A Bible Study for Heretics: A Q&A with Christian Piatt

This spring, Patheos launched its first “premium content” blog – a weekly bible study from popular progressive Christian author Christian Piatt. The new subscription blog, A Heretic’s Guide to the Bible, offers a weekly guided tour through the Bible following the Church’s lectionary schedule, and is aimed at bible “pros” (preachers, teachers) as well as bible/faith newbies (seekers).  There’s something for everyone in this thoughtful, fresh, informed — and definitely irreverent — new resource. And with Christian as a guide, you’re guaranteed lots of laughs along the way.

We caught up with Christian this week with some questions about his new blog, and why he’s the perfect heretic to write it!

Christian, tell us a bit about your background, and why you call yourself a heretic.

I am the only child of a Southern Baptist and an atheist, so being a heretic seemed the best way to split the difference. Seriously, I grew up in the Baptist church, but got tossed out as a teenager for asking to many questions. For a decade or so, I was “A-B-C,” or “Anything But Christian. I found my way back to a different way of doing Christianity thanks to my wife, and on my return, I made it kind of my mission to make sure others had a place to doubt and question in the ways I wasn’t allowed to growing up.

What is your relationship to the Bible? 

I’d say I take it seriously, but not literally. I think the Bible is primarily about two things: humanity trying to understand God, and God trying to reach out to humanity. Does it contradict itself? Does it have some really bizarre stuff in it? Definitely. People brought their various agendas to certain parts of the Bible – some nobler than others – and so we have to be as “wise as serpents,” as Jesus says, when we engage scripture.

You say this new weekly resource you’re offering is “not your Daddy’s Bible Study.” Can you elaborate, and why do we need another Bible Study out there anyway? 

If we’re being honest, most Bible studies are super-conservative, super-boring or both. A lot of them are written for academics or theologians, and aside from all the Christian-ese all over the place, they take themselves too damn seriously. So we try to have fun with this walk through the texts, looking for Easter eggs along the way, like in the old Mario Bros. games, and trying to have some fun while also working through what it means to want to better understand this Jesus guy in the 21st century.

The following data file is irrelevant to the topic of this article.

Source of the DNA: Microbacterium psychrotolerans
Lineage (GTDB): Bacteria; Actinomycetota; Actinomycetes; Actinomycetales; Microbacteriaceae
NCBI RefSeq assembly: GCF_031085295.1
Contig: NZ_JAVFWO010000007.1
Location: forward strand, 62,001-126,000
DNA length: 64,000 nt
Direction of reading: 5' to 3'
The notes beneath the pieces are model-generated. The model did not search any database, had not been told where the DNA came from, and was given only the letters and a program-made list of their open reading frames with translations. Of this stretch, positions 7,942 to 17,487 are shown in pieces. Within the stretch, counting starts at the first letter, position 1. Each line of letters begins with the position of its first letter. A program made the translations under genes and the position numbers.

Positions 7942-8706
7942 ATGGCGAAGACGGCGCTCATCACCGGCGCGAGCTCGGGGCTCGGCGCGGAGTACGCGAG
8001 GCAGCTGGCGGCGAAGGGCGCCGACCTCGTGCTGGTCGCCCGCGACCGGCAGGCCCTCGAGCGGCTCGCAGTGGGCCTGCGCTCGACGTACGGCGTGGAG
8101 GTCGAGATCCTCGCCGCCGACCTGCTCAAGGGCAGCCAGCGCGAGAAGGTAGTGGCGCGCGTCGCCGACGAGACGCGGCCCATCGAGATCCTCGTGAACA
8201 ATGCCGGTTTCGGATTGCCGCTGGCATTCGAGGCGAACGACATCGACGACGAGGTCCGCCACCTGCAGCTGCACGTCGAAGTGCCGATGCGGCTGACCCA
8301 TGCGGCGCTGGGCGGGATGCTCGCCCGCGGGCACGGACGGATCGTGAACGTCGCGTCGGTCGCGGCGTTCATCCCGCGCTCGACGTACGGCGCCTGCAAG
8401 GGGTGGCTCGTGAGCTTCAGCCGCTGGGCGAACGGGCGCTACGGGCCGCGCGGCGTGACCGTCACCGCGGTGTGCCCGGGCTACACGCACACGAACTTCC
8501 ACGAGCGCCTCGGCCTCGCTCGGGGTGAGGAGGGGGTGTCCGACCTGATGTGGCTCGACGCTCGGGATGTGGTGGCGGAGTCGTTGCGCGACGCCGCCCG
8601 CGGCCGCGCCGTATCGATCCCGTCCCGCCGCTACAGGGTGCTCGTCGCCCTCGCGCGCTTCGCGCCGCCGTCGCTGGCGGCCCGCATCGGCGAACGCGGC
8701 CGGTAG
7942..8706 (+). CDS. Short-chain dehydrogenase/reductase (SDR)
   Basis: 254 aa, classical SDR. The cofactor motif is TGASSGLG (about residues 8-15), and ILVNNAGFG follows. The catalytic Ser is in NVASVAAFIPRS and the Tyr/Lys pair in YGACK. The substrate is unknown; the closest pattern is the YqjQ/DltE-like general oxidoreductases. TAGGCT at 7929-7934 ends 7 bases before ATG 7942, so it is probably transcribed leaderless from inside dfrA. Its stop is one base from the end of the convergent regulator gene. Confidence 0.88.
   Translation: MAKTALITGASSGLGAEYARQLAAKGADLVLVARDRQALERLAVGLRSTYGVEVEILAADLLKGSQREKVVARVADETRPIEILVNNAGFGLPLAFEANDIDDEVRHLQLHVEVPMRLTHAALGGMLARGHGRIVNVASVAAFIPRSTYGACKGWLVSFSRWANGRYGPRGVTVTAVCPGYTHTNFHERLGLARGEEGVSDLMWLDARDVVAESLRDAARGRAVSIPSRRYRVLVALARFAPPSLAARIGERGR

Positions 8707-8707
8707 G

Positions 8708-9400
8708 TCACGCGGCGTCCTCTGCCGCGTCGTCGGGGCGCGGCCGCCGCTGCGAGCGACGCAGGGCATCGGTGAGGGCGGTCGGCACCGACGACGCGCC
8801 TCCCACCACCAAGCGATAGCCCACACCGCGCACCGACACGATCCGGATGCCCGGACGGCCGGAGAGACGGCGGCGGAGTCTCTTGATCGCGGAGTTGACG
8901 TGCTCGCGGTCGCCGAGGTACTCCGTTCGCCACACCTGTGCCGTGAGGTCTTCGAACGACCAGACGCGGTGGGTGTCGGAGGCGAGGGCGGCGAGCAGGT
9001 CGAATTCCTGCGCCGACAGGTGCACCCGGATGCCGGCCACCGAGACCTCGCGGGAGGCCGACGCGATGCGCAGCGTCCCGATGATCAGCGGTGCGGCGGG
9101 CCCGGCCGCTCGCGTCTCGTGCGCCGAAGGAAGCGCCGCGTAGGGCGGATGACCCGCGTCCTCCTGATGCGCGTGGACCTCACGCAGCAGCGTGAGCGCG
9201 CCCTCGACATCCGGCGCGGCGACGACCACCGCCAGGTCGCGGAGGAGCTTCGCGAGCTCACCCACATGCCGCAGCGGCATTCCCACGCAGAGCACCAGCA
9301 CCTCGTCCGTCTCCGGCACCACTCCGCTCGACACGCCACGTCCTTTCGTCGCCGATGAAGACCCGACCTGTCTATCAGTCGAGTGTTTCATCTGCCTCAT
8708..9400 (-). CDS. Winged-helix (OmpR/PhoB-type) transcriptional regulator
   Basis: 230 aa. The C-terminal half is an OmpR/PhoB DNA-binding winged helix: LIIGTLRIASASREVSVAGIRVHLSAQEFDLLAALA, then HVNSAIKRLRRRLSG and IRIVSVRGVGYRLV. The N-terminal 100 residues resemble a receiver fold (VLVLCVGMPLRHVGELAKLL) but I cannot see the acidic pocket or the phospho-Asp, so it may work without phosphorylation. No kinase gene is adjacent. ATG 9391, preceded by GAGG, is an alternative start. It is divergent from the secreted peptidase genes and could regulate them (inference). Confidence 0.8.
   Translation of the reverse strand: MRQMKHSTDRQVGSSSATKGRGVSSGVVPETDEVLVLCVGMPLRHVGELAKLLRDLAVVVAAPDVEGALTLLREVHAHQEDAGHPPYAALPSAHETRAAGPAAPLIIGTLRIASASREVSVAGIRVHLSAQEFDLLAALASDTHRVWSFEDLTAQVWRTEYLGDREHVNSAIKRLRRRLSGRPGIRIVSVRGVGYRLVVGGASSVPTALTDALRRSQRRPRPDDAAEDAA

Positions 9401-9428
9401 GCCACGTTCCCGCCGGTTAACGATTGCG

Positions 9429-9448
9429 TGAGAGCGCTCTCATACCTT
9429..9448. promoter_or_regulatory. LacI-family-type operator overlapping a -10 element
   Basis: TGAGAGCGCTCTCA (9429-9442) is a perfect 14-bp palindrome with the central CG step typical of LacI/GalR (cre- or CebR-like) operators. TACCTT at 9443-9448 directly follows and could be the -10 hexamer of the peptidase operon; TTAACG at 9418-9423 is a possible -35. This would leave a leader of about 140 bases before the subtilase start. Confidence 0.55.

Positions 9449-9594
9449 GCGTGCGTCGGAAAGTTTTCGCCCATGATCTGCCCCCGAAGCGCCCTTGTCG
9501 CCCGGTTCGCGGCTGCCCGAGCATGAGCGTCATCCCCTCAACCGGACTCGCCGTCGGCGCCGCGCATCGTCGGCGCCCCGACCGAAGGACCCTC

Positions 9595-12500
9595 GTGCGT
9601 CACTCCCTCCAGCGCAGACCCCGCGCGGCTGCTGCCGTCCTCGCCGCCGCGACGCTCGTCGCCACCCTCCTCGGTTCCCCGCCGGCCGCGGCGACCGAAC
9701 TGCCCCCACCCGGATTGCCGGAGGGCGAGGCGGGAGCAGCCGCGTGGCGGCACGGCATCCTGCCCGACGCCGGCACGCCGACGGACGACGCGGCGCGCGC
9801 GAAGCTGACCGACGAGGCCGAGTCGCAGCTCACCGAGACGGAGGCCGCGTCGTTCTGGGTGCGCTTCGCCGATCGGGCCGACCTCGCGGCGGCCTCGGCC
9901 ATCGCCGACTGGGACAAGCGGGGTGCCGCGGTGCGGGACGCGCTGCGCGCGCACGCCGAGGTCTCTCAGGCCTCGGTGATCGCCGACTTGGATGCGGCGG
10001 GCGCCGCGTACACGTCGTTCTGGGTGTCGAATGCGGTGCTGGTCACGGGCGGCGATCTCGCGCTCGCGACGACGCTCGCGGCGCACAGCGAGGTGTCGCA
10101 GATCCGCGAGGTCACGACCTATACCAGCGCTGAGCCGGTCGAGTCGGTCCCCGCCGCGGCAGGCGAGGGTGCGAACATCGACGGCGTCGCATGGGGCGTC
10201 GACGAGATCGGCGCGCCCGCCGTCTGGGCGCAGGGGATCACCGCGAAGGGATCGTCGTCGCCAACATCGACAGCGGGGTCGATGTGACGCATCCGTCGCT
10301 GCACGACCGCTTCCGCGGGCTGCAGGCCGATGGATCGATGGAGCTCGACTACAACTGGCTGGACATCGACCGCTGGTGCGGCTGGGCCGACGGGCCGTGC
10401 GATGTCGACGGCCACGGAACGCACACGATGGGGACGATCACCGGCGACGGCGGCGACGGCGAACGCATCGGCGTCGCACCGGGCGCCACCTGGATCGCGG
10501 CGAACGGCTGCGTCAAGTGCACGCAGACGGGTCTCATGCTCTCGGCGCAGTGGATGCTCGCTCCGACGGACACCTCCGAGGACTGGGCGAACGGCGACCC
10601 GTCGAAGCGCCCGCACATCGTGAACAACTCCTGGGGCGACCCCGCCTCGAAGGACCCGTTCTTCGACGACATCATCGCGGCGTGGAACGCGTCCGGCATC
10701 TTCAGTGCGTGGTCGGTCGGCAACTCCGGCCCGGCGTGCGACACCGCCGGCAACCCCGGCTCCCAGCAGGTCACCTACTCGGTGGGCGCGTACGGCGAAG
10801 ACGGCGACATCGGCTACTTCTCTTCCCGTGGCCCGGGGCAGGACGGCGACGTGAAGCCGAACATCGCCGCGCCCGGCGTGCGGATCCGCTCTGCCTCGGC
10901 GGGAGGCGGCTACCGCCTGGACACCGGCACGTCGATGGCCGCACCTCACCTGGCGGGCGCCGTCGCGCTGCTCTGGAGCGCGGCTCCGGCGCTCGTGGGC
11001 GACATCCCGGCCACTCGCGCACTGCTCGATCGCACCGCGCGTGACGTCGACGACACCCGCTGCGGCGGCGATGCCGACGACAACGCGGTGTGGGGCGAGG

Who’s your ideal audience for Heretic’s Guide? 

I think it’s best for folks who have always wanted to read through the Bible, but who have been freaked out by the prospect. Where do you start? And even if you read it, how are you supposed to understand it? Furthermore, how do you stay awake once you get to all the “begats?” The Bible is rich with history, myth, song, poetry, laws, prophecies and the story of the life and ministry of Jesus, letters from the founders of the Christian Church…and it was written by multiple cultures over thousands of years. So when we pick it up and try to read it like a John Grisham novel, it’s no wonder we fall flat. I think it’s also a good resource for clergy folks who have been through all the traditional lectionary studies and who are longing to see the scripture in a new way. Yeah, I’m a total smartass and I may push the boundaries of previous assumptions you’ve had about the Bible, but each week we serve up some really rich content, made that much more compelling by the other people in the Heretic’s Guide community.

What’s your favorite book of the bible?

I really love Luke. I’m fascinated by how the author of that Gospel is always turning the tables on people, changing the paradigm in unexpected ways. It’s kind of like the Matrix, but thankfully without Keanu Reeves.

What book do you struggle the most with?

Revelation is a tough one, partly because that’s the book we were studying in my old youth group when I got kicked out. That book has been used to horrendous ends by Christians for a really long time. The fact it, there’s so much beautiful stuff in Revelation, and ultimately it’s a story of hope and reconciliation. But we just seem to be content to scare the hell (literally) out of people with it, so I’ve tended to avoid it in the past.